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František Halas, On Dadaism (Prague Dada Miscellany – Part Seven)

František Halas (1901—1949) was one of the most significant Czech lyric poets of the 20th century, an essayist, and a translator. He was self-taught, without higher education. After 1921 he started publishing in the communist newspapers Rovnost and Sršatec, and together with Bedřich Václavek co-edited the avant-garde magazines Pásmo and Fronta. In 1926 he became an editor at the Prague publishing house Orbis. During World War II he was active in the resistance movement, and after 1945 he was engaged at the Ministry of Information. His final years were marked by increasing disillusionment with the newly-established communist regime.

“On Dadaism” is Halas’ lecture organised by the Brno Devětsil group and given on 10 Dec 1925 at the Faculty of Arts of Masaryk University. Framed by a Tzaraesque introduction and Groszian conclusion, the lecture is divided into four chapters covering the philosophy, art, politics and morality of Dada as shaped by Halas’ acquaintance with the work of Hausmann, Huelsenbeck, and Serner. At the same time, Halas’ lecture also foregrounds a parallel domestic Dada tradition, esp. the work of Jaroslav Hašek and Ladislav Klíma.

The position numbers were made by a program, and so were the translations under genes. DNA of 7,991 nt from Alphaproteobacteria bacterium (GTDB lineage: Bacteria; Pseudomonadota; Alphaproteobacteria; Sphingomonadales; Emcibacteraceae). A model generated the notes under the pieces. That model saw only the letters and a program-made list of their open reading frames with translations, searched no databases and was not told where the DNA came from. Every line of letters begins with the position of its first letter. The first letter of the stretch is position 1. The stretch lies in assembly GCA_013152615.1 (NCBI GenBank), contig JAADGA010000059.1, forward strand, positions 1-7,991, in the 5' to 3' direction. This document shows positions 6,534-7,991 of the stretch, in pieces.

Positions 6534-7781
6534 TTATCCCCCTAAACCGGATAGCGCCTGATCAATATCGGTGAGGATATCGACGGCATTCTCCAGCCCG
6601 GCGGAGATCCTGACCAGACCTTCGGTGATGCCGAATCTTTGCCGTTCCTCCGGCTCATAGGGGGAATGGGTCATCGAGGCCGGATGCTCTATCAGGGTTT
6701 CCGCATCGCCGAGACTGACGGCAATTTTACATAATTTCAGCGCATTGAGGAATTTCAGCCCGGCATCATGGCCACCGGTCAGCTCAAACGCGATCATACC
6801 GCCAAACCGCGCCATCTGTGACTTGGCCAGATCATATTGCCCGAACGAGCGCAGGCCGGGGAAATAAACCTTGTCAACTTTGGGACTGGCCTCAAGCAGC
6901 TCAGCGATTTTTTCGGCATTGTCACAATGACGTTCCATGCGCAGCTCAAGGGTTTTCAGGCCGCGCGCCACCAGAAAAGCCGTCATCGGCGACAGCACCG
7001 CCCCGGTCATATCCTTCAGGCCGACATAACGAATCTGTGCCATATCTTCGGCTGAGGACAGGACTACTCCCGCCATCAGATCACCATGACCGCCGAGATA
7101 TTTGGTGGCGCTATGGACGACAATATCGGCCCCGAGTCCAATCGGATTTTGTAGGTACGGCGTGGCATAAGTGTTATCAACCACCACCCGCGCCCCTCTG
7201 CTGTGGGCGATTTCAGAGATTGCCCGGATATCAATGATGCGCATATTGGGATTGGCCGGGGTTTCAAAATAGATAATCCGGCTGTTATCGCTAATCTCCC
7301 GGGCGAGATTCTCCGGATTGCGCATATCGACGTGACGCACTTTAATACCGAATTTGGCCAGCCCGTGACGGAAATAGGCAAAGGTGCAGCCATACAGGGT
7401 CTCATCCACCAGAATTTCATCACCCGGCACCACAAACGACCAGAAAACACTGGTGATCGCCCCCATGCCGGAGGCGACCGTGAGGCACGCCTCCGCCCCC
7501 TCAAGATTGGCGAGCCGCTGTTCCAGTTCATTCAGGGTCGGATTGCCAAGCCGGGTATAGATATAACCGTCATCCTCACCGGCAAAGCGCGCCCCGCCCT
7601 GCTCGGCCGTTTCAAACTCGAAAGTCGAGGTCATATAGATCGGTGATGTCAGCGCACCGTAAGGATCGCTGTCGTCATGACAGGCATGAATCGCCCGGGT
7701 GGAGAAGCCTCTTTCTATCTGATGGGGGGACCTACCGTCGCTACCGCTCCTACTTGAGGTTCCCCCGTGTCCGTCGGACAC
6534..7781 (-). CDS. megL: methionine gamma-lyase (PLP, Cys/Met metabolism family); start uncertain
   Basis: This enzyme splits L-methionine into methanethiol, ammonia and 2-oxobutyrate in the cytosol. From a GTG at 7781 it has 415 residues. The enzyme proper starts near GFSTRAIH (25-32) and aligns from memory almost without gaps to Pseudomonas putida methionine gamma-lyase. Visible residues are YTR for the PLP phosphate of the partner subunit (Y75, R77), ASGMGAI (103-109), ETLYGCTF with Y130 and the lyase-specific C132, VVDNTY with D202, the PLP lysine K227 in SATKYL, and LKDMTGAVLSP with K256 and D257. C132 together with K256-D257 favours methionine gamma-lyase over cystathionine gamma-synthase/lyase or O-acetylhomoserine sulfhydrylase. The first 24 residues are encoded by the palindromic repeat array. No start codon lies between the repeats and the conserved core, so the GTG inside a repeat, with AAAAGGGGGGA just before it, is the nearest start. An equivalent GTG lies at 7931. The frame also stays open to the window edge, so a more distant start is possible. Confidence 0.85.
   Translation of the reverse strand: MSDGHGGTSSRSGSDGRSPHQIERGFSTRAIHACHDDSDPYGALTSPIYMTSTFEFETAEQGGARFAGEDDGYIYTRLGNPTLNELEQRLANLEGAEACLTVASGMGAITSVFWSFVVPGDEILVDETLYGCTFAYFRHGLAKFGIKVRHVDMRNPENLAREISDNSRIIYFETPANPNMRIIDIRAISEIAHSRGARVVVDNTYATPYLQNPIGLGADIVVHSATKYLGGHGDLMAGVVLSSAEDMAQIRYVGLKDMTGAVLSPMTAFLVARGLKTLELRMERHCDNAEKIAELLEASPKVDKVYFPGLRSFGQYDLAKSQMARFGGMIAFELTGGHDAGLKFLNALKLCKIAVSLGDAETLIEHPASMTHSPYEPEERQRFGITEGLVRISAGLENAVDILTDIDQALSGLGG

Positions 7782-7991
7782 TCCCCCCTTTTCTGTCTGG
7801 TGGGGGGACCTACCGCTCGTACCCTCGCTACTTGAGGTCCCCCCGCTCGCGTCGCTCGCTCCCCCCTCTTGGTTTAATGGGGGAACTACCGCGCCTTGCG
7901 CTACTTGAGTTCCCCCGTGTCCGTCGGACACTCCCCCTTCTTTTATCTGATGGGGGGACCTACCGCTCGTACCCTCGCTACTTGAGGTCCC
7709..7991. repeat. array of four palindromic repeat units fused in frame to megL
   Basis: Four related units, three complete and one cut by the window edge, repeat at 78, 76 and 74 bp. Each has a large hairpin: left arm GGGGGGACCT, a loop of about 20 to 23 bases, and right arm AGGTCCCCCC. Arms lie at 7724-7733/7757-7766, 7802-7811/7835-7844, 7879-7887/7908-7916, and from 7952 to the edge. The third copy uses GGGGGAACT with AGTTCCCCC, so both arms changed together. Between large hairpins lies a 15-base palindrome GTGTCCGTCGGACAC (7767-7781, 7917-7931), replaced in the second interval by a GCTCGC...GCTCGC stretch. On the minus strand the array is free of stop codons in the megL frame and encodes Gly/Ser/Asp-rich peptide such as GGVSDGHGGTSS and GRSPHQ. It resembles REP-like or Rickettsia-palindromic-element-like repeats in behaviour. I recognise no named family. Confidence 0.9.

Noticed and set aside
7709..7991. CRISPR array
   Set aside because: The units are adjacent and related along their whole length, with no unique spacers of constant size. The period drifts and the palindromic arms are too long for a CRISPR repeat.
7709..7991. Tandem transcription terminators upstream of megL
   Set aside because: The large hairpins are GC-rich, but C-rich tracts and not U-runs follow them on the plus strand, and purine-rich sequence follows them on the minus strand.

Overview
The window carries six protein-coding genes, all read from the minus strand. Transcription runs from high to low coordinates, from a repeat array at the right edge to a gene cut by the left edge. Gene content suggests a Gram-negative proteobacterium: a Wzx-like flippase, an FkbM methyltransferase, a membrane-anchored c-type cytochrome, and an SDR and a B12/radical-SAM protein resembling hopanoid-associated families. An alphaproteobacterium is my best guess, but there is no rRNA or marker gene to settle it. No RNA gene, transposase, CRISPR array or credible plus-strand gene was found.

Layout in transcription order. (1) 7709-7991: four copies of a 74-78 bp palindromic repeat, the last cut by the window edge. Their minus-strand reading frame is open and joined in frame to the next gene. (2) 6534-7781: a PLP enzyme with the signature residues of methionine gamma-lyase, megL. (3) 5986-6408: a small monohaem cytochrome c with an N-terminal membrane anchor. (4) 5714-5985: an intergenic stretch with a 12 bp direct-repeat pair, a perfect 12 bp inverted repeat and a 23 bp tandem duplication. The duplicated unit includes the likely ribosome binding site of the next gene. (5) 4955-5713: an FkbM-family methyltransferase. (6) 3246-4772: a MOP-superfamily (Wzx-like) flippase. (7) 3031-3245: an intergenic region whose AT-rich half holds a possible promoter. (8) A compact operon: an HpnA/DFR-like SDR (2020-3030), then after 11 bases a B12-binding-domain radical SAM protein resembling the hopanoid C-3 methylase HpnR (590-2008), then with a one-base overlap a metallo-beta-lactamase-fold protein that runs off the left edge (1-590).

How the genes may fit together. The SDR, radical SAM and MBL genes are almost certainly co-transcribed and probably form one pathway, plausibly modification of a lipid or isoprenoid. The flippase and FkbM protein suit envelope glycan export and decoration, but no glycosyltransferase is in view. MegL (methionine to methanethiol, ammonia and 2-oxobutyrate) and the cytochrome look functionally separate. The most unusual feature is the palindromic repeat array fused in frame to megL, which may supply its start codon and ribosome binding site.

ON DADAISM, by František Halas (Part One)

Take a good look at me.

I’m a dunce, a buffoon, a smoker.

Take a good look at me.

I’m ugly, I’m small, I’m dull.

I’m just like you all.

That’s how a Tristan Tzara lecture would open, and it’s actually how every lecture should open. Flowers are murdered by Latin names, and the colourful cockatoo called Dada must be plucked so one could discover, beside all the merry adventures and surprises it’s brought us, the essence of what brought about its cry, its laughter, that entire circus of words, slurs, lyricisms on which it prided itself so. You will forgive me for speaking so seriously about a thing so unserious and playful, and for at least briefly following its genealogy.

Dada = eternal. It was, it is, and it will be. It’s not an art, it’s more of an intellectual epidemic, it was there in Memphis, Egypt, and now is in New York. It’s to be found all over the world, every place and every age. If you ask for its definition, I can give you a few to choose from:

D = eternal intellectual youth.

D = the beginning and end of the world.

D = the mental state of indifference.

D = a humbug and a bluff.

D = the restoration of idiocy.

D = a wooden rocking horse, the tail of a sacred cow, a double Russian nod, a suckling’s whimper.

D = the reaction against all the fuss about art, about spirit, about the self-deification of the literati.

D = a Manhattanbar blender, one hand mixing a curacao, the other catching hold of its gonorrhea.


And so on, ad infinitum. Every one of the definitions is true as well as the next one. All is true and all is false. We need to understand that if we want to comprehend Dadaism. For many people, Dada became discovered only after it received its trademark. This is how people discover many things, Dada receiving its baptism in 1916 Zürich. In times of war, not all muses fall silent – only the Muses that are legitimised, official, while the proscribed Muses, the Cinderellas whose time it is to rise and shine, have their heyday.